There are no comments in this forum. Be first and add one

Featured Videos

Your JavaScript is turned off or you have an old version of Adobe's Flash Player. Get the latest Flash player.
Estimates Rising of Foreign Fighters in Iraq, Syriai
Jeff Seldin
December 24, 2014 11:38 PM
Foreign fighters are making more of a mark on the battles raging across Syria and Iraq than initially thought. VOA's Jeff Seldin has more.

Video Estimates Rising of Foreign Fighters in Iraq, Syria

Foreign fighters are making more of a mark on the battles raging across Syria and Iraq than initially thought. VOA's Jeff Seldin has more.

Video Russians Head Into Holiday Facing Economic Malaise

Russian preparations for the New Year holiday are clouded by economic recession and a tumbling currency, the ruble. Nonetheless, people in the Russian capital appear to be in a festive mood. VOA's Daniel Schearf reports from Moscow.

Video Mombasa in Holiday Tourism Slump Due to Security Fears

Kenya's usually popular beachside tourist destination of Mombasa is seeing a much slower holiday season this year due to fears of insecurity as the country has suffered from a string of terror attacks linked to Somali militants. Mohammed Yusuf reports for VOA on how businessmen and tourists feel about the situation.

Video For Somalis, 2014 Marked by Political Instability Within Government

While Somalia has long been torn apart by warfare and violence, this year one of the country's biggest challenges has come from within the government, as political infighting curtails the country's progress, threatens security gains and disappoints the international community. VOA's Gabe Joselow report.

Video US Political Shift Could Affect Iran Nuclear Talks

Secretary of State John Kerry’s efforts to resolve Iran’s nuclear crisis are continuing into 2015 after Iran and six world powers failed to agree by a November deadline. U.S. domestic politics, however, could complicate efforts to reach a deal in the new year. VOA State Department correspondent Pam Dockins has the story.

Video NYSE: The Icon of Capitalism

From its humble beginnings in 1792 to its status as an economic bellweather for the world, the New York Stock Exchange is an integral part of the story of America. VOA’s Bernard Shusman reports from Wall Street.

Video Islamic State Emergence Transforms Syria and Iraq in 2014

The emergence of the Islamic State in Iraq and Syria as a potent force in early 2014 changed the dynamics of the region. Their brutal methods - including executions and forced slavery - horrified the international community, drawing Western forces into the conflict. It also splintered the war in Syria, where more than 200,000 Syrians have died in the conflict. VOA’s Henry Ridgwell looks back at a deadly year in the region -- and what 2015 may hold.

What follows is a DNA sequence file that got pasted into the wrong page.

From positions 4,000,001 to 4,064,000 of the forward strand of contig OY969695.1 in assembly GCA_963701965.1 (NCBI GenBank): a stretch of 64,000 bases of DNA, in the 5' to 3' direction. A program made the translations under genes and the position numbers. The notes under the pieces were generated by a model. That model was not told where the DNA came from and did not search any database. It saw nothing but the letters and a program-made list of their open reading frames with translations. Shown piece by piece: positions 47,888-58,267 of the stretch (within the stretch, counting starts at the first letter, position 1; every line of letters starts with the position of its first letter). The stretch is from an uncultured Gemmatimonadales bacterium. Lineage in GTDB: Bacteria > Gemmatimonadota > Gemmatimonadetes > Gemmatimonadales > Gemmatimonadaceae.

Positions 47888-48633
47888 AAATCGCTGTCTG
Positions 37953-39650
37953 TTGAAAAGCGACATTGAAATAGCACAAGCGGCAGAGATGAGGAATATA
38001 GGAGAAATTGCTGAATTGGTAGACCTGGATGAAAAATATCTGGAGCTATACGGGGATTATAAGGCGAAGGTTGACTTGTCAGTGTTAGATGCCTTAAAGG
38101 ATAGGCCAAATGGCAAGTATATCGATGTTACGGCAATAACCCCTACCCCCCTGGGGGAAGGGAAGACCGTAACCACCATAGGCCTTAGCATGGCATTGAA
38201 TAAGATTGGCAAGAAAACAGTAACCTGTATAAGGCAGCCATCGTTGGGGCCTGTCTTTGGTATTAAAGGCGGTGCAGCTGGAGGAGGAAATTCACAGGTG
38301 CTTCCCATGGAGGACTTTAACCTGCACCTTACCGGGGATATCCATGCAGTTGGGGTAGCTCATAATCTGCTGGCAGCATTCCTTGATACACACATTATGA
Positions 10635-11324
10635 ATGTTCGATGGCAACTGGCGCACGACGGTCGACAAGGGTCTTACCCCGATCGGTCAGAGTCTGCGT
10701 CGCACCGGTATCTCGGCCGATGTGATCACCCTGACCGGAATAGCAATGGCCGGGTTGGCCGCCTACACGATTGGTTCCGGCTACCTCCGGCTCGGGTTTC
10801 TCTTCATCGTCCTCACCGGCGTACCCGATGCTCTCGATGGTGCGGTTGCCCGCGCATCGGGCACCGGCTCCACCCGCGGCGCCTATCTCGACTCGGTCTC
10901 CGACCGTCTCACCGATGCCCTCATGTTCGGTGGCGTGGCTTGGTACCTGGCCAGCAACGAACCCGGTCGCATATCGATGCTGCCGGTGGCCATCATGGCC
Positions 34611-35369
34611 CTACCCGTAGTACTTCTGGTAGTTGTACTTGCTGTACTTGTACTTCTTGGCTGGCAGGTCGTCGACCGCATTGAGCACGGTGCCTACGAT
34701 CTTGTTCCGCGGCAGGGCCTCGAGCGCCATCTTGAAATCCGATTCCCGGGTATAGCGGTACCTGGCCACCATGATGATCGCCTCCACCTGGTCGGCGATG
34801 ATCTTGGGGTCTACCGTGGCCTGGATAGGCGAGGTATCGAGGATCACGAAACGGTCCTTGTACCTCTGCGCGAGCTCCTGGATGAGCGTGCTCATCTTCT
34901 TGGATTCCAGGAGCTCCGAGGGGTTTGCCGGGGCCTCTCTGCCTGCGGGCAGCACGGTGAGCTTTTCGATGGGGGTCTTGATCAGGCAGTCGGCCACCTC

Video Massive Study Provides Best Look at Greenland Ice Loss Yet

The Greenland ice sheet is melting faster than predicted, according to a new study released in the Proceedings of the National Academic of Sciences that combines NASA satellite data and aerial missions. As VOA’s Rosanne Skirble reports, the finding means coastal communities worldwide could be at greater risk, sooner, from the impact of rising seas.

Video US Marines, Toys for Tots Bring Christmas Joy

Christmas is a time for giving in the United States, especially to young children who look forward to getting presents. But some families don't have money to buy gifts. For nearly 70 years, a U.S. Marines-sponsored program has donated toys and distributed them to underprivileged children during the holiday season. VOA's Deborah Block tells us about the annual Toys for Tots program.

Video France Rocked by Attacks as Fear of ISIS-Inspired Terror Grows

Eleven people were injured, two seriously, when a man drove his car into crowds of pedestrians Sunday night in the French city of Dijon, shouting ‘God is Great’ in Arabic. It’s the latest in a series of apparent ‘lone-wolf’ terror attacks in the West. Henry Ridgwell looks at the growing threat of attacks, which security experts say are likely inspired by the so-called "Islamic State" terror group.

Circumventing Censorship

An Internet Primer for Healthy Web Habits

As surveillance and censoring technologies advance, so, too, do new tools for your computer or mobile device that help protect your privacy and break through Internet censorship.

All About America